Asset-based Valuation

The equity value of a company is determined based on the fair market value of net assets possessed by the company. This method is most frequently used for entities with a going concern, as this method highlights outstanding liabilities, establishing net asset value. It is also utilized for considering the worth of assets and liabilities of a commercial. In this method, the value of a company is equal to the difference between the value of all its relevant assets and the value of all its relevant liabilities. The benefit PE/VC (private equity/ venture capital) firms grip over investing in public markets in the timing. There is a prospect to make enormous gains if these companies can time their entrance into public markets during a period of doubt and low estimates and exit into the public markets once optimistic market sentiment has come back. Classically, industry averages can be utilized for computations with a slight premium glued to account for higher rates of equity and debt.

Book-Value Approach

The cost of the company's prior acquisition serves as the basis for calculating equity value. This approach is only applicable to businesses that have seen slow development and may have just completed an acquisition. Since book value provides a realistic and precise view of a company's worth, it is seen as significant in the context of valuation. The figure is not usually subjective; rather, it is established based on past corporate statistics. It indicates that market experts and investors have a fair understanding of the company's value. For investors who utilize a value investing technique, book value is mainly significant because it can help them locate great stock offers, particularly if they believe the stock will increase in value because the firm is either inexpensive or has room to grow.   Because it is thought that stocks that are trading below book value will eventually rise in value, they are frequently regarded as deals. Investors who can purchase the stocks at a discount to the book value of the company will have a great chance of making a sizable profit and positioning themselves for future trading success.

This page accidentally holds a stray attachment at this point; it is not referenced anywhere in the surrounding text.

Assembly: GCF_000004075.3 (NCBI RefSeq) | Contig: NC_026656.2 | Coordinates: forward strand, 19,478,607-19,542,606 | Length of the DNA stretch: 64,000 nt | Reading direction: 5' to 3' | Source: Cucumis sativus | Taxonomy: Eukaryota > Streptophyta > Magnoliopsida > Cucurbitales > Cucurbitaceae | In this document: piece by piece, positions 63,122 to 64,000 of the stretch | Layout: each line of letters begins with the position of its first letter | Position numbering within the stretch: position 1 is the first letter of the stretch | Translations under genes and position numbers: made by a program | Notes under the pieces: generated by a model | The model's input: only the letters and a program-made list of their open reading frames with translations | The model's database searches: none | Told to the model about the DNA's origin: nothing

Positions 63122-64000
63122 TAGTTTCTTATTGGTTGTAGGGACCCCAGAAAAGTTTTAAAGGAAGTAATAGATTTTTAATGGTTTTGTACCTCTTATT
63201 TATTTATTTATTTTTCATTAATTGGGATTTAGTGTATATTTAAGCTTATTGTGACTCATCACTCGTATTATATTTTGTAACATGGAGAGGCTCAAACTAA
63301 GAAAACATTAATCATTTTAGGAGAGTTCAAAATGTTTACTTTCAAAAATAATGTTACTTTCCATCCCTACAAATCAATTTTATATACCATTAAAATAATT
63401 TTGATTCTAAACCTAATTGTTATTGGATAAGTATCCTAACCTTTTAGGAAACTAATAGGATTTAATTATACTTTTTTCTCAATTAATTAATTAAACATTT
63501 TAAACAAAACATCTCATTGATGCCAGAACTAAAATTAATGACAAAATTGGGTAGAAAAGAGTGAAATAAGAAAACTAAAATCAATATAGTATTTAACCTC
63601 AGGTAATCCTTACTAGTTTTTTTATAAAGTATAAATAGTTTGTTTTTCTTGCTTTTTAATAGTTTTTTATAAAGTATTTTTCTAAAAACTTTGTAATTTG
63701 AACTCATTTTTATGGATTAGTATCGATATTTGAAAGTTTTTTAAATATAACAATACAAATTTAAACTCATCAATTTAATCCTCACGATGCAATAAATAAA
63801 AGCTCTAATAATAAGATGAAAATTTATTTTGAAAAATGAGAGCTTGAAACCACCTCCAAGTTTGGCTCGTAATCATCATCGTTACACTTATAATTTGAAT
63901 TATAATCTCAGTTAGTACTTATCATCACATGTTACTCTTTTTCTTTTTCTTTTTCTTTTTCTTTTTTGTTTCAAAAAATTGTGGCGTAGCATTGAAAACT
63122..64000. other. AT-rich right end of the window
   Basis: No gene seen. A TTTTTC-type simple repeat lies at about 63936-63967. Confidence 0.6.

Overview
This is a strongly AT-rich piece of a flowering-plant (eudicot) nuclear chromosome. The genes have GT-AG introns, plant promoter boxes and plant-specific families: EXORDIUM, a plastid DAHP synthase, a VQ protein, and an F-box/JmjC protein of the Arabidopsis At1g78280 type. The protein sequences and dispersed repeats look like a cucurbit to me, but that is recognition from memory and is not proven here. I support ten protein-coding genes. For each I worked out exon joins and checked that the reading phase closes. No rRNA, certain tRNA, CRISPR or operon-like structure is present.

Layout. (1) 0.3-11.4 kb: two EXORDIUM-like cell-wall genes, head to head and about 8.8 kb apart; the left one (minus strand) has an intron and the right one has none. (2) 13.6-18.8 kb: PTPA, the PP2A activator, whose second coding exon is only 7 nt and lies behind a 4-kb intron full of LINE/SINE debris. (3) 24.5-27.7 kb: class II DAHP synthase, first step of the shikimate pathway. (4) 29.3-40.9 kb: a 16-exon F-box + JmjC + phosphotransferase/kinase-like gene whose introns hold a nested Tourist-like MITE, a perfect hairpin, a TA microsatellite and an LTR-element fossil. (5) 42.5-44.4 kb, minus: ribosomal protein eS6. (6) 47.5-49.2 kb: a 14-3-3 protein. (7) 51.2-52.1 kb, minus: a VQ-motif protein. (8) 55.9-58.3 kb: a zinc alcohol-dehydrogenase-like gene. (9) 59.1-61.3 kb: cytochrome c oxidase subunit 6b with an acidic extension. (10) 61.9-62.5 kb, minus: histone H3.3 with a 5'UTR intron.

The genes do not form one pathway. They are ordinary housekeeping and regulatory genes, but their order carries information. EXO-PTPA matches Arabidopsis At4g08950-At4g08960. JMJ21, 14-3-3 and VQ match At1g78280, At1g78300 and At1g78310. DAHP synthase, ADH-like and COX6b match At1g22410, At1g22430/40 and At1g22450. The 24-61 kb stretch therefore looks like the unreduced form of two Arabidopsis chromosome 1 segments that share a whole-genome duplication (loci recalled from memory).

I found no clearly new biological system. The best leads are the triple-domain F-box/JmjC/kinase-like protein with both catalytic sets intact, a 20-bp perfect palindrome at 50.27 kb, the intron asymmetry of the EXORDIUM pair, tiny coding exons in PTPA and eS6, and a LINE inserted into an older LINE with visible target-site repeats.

The sum of the Parts Valuation Method

A conglomerate with a variety of business ventures might require an alternative valuation methodology. This approach involves valuing each firm independently and adding the results to the equity valuations. We refer to this valuation technique as the sum of parts valuation method. PE/VC firms employ industry averages to analyze beta, and depending on the type of beta used, they either unlevel or level that number and change it based on the target's credit history. The fact that valuation is an art rather than a science is frequently helpful, and this is particularly true when making investments in private markets. Our estimations and assumptions, along with our faith in the target company's accounting procedures, are the only foundations around which our computations are built.

Risk-Adjusted NPV

The most popular technique for pricing chemicals or products in sectors like biotech and pharmaceuticals is risk-adjusted net present value (NPV). Similar concepts are used in the risk-adjusted net present value (NPV) private equity valuation approach as in the DCF equity valuation method; the difference is that each future cash flow is adjusted for risk based on the likelihood that it will really occur. The success rate is another name for the likelihood that the cash flow will occur. By analyzing the likelihood that a certain molecule or drug would successfully complete the several development phases typically included in the drug development process, one may determine the success rate of that particular product or drug.

How is Intrinsic Value Calculated